Today, a 21-year-old man from Bangladesh named Quazi Mohammad Rezwanul assembled what he thought was a 1,000-pound bomb, put it in a van, and parked it outside the Federal Reserve Bank in New York. Next he went to a nearby hotel and recorded a chilling video message that was to be released after the attack in which he said, "We will not stop until we attain victory or martyrdom."
Then he attempted to detonate the bomb.
Thankfully, it wasn't actually a working bomb like he thought it was. Instead it was composed of nonworking explosives that were provided to him by an undercover FBI agent who he thought was a like-minded recruit. As he continued to attempt to detonate it via a cell phone, he was arrested in the hotel lobby and was charged with attempting use a weapon of mass destruction and attempting to provide material support to al-Qaida.
I would have liked to have seen the look on his cold, evil face when he realized his plot had been foiled.
According to Reuters, when Mohammad came to the United States in January on a student visa, he began seeking out al-Qaida contacts to assist him in his plot to do major damage on our soil. Fortunately, the F.B.I. became aware of his efforts and were tracking him all along.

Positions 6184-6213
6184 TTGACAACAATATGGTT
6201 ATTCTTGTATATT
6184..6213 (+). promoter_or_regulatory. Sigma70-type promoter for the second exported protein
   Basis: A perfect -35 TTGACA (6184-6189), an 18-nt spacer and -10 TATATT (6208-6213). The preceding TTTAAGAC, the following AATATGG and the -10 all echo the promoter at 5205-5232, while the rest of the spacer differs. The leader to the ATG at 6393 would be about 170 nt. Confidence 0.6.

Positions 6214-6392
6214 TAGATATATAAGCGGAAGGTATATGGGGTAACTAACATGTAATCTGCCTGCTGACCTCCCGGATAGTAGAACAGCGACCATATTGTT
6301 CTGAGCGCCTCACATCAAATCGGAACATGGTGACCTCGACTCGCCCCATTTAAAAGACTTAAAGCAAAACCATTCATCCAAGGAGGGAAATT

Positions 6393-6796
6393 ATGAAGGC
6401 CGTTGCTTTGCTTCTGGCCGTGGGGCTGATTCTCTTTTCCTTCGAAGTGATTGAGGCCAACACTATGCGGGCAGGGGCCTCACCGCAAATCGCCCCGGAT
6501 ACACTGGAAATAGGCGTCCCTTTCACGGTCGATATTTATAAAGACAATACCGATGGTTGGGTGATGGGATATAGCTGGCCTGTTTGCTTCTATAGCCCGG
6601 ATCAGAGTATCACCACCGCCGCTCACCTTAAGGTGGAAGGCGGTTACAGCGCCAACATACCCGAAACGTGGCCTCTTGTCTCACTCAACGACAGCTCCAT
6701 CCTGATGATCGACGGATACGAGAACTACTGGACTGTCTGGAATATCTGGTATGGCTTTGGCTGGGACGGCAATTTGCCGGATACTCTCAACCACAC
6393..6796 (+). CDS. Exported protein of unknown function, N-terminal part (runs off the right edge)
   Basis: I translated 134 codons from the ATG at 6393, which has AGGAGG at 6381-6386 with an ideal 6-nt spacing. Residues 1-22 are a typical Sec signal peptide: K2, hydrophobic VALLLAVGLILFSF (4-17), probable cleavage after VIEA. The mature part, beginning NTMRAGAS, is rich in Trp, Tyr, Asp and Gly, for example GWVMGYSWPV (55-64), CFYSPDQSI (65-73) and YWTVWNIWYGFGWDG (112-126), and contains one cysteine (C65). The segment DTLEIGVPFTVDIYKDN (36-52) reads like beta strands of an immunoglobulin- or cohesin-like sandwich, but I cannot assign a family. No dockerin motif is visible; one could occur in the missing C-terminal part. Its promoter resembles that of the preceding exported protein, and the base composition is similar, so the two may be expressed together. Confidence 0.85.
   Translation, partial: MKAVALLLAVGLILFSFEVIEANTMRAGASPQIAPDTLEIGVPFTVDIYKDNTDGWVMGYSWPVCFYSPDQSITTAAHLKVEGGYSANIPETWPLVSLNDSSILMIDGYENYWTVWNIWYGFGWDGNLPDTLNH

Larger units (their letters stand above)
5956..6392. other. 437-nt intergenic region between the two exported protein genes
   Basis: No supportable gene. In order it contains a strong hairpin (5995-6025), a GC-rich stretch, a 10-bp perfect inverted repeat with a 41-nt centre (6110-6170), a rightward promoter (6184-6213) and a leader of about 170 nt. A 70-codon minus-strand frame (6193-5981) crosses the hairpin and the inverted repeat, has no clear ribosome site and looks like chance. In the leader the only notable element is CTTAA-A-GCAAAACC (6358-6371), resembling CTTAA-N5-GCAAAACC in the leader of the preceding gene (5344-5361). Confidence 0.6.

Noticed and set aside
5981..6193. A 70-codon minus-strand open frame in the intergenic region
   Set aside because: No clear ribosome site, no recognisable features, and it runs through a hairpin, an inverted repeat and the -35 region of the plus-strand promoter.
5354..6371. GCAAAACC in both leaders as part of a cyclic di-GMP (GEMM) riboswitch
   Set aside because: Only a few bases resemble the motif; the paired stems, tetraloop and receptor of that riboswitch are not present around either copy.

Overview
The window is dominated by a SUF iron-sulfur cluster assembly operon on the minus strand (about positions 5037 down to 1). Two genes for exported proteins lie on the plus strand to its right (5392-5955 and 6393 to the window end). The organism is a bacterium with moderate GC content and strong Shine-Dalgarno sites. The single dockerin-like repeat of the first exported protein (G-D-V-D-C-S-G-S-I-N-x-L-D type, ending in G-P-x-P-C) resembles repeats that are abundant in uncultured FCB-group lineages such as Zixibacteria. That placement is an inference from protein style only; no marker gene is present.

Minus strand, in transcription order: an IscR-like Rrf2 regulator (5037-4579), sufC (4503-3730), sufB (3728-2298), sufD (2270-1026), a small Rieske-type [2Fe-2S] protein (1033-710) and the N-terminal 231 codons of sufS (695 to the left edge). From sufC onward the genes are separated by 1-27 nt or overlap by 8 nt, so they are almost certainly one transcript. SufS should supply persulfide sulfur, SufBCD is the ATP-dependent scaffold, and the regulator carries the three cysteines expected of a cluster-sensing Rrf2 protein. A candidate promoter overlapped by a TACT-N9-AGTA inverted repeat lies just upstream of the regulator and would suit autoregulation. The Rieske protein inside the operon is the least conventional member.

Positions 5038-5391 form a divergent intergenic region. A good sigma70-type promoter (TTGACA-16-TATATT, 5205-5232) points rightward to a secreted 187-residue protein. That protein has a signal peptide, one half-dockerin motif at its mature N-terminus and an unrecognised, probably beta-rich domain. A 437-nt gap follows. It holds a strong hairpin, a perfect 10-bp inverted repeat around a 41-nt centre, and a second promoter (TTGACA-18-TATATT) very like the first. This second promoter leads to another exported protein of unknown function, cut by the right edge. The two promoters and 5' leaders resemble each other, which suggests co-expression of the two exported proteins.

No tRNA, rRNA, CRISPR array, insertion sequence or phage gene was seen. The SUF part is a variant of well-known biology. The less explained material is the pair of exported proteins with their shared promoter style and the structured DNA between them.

According to MSNBC, his intention may have been to interfere with the U.S. Presidential Election. He reportedly told an undercover agent last month, "You know what, this election might even stop." He also said he wanted to "destroy America" by attacking its economy.
Officials say the public was never in any danger, and that's reassuring. It makes me feel like our forces against terrorism are strong, and that we're smarter than they are. On the other hand, however, it's chilling to think what a different story I could be writing tonight if things had gone differently. How those people who work in that bank and are safely at home now with their families tonight may not have been. And how many other terrorists that like this evil man there are out there in the world who the F.B.I. may not intercept.
Do incidents like this make you feel more or less safe on U.S. soil?
Image via epicharmus/Flickr